Make this Savvy Business Investment

Beverly Written by Beverly Leavitt August 28, 2022 Member Updates

Robert's Farm Equipment staff photo.

How do you get promoted in your dealership? Does it take years of service and a master of the craft to move up? Or, do you excel based on leadership capabilities? 

More often than not, it’s the former that moves you up the ladder and what happens is you have leaders who know the job well but don’t know how to bring a team together. 

If you do the opposite, you could end up with management that isn’t clued into the day-to-day operations. 

What’s the solution? 

Brian Osterndorff of Robert’s Farm Equipment is trying different methods to combat the problem.

Family Values

Robert’s Farm Equipment is rooted in the concept of continuing education. Since the beginning, Bob and Grace Osterndorff encouraged their sons, Bruce and Brian, to learn the ins and outs of the business. 

From the ground up, they grew their knowledge of repairs and service with the steady guidance of their parents. 

Those sturdy roots have spread and beckoned Brian’s children, Rachel, Brady, Nate and Bruce’s son, Derek, back to the dealership. 

Their story is similar to many other family-run dealerships, but their course differs slightly. 

Climbing the Ladder

You often hear of family businesses promoting from within. You learn the ropes from a young age, make your way around the different departments and maybe even spread your wings on your own for a bit before returning. 

If all goes well, you eventually take over the dealership. 

For the Osterndorff’s, the journey doesn’t end there. 

They’re continually looking for ways to better their leadership styles, which extend to every leader in the business. 

Seven Locations Later

It may seem obvious, but it’s essential to bring everyone on the same page, especially at the rate they’re expanding.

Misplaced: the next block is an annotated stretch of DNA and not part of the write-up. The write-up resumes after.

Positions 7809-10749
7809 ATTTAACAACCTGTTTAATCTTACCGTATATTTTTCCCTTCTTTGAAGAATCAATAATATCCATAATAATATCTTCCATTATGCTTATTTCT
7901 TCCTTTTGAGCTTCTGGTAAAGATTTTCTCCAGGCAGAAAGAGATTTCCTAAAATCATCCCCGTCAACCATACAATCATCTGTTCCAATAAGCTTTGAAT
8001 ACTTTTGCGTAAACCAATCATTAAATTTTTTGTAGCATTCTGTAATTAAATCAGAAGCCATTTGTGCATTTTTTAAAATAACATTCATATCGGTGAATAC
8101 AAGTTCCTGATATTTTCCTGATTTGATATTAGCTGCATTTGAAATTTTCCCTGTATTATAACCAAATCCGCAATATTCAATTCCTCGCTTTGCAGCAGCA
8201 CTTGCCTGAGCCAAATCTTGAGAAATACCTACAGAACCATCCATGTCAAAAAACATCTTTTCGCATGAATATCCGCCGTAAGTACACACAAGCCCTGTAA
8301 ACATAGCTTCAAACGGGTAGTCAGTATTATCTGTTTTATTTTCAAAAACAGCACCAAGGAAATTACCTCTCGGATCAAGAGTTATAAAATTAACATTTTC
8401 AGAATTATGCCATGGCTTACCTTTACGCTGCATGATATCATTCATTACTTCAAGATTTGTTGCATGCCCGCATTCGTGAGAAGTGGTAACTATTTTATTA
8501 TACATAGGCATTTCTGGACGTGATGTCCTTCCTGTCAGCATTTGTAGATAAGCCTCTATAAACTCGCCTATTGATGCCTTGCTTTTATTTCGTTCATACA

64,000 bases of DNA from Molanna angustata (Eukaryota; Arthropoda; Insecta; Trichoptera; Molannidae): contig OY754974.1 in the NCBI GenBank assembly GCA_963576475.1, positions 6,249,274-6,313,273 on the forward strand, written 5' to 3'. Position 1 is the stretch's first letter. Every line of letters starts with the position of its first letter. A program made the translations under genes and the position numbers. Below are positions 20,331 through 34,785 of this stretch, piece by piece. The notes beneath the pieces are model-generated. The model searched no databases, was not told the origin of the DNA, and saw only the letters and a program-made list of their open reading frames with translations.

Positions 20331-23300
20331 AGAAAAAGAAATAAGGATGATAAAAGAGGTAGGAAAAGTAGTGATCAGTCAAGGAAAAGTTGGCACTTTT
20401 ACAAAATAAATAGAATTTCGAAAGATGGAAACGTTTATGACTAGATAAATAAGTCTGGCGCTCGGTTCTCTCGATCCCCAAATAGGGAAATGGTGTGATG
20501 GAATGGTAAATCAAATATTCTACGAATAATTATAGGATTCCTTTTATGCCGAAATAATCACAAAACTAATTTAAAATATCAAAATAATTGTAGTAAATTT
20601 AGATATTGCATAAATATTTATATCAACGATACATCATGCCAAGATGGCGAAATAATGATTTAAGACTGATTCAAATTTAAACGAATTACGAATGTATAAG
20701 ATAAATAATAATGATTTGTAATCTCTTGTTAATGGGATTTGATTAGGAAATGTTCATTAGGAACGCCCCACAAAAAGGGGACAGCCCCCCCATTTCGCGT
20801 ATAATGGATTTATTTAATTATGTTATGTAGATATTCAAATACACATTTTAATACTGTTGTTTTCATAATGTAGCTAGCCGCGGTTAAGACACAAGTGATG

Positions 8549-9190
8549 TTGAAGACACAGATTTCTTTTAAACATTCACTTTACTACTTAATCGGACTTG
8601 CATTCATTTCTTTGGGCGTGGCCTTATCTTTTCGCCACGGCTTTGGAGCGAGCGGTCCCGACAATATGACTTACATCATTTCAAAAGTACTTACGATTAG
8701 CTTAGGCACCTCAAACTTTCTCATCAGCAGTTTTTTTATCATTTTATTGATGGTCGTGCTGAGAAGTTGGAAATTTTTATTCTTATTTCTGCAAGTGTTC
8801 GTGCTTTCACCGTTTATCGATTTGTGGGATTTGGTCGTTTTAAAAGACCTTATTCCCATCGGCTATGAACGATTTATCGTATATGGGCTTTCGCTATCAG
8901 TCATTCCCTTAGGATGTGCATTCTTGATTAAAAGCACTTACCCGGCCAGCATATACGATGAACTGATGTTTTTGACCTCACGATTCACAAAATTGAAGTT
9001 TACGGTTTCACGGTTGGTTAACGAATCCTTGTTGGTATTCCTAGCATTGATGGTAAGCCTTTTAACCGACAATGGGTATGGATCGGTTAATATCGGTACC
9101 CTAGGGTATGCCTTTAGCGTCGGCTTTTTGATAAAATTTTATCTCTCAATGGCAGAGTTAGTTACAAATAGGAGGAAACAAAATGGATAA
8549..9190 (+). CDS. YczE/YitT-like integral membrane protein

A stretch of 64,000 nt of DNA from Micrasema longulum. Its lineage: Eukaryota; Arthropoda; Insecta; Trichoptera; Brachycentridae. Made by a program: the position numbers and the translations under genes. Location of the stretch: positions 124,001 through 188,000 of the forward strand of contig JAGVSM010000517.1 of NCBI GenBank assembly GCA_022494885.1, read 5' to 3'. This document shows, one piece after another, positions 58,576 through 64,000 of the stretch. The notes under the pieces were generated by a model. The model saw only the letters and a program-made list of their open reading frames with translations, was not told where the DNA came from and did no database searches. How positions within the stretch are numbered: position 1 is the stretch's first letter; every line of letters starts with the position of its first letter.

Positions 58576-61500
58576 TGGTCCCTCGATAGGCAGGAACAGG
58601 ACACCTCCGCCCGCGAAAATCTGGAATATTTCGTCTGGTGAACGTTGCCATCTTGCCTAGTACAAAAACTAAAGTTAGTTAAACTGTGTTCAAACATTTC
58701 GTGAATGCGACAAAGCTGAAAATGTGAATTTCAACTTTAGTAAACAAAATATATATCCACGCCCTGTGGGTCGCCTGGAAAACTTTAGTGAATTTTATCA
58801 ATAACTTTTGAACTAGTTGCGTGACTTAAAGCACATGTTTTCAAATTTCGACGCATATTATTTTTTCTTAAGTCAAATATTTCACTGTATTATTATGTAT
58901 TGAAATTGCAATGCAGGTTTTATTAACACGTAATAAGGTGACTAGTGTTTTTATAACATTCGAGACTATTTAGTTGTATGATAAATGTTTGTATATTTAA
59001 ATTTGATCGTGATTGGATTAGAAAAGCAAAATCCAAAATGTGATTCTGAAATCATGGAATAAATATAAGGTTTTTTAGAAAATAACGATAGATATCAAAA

They started with one location in Chesley, and in 2006 they acquired a location in Lucknow, followed by Mount Forest in 2010, merged with the two McGavin Farm Equipment locations in Walton in 2019 and most recently acquired two locations in Owen Sound and Meaford in 2022.

With each new addition comes change.

Brian says, “we call ourselves a family business, but we run with systems and processes, which is sometimes a change for smaller counterparts. They aren’t always to that point, so there’s a little culture change.”

He continues, “in our mergers or acquisitions, we share knowledge and learn from each other. We implement some of their strengths and take their ideas that help us along. Everyone gives their input. After all, we’re not just gaining a location, we gain people, their opinions and their experience.”

The Secret to Longevity

When you merge new ideas and experiences, it’s not always an easy process. Businesses have established their hierarchy within and a particular way of doing the job, so when you bring in a new leadership team, there can be some growing pains.

Brian believes the answer is investing in leadership training. “As we grow, we need to understand everyone, and I’ve always looked into different leadership ideas.”

It was a natural fit for Brian’s team to enrol in The Five Dysfunctions of a Team training led by CEEDA.

“It opened up everyone’s eyes. It created a real team feeling because you draw into what your team thinks about in their personal and business lives.”

Following Through

The real question: did everyone buy in?

“I’d be lying if I said there was 100% buy-in. There are always some people sitting on the fence. But the training defines their role in the company and how they work with the team. If they don’t want to participate, it shows you that they may not be the team player you had thought.

We have a lot of different personalities and generations. We have to understand how everyone functions because we don’t all communicate the same. Just because you don’t do it one way doesn’t mean it’s wrong. You could have the best person in the organization, but they do it differently than you thought they should have.”

Brian’s team is pretty fresh into the training, but he expects it will begin to break down barriers. He hopes his team will start to ask each other, “why?”

When you can surpass the fear of conflict and fully understand your teammates, you work together seamlessly and make the best investment in your company’s future.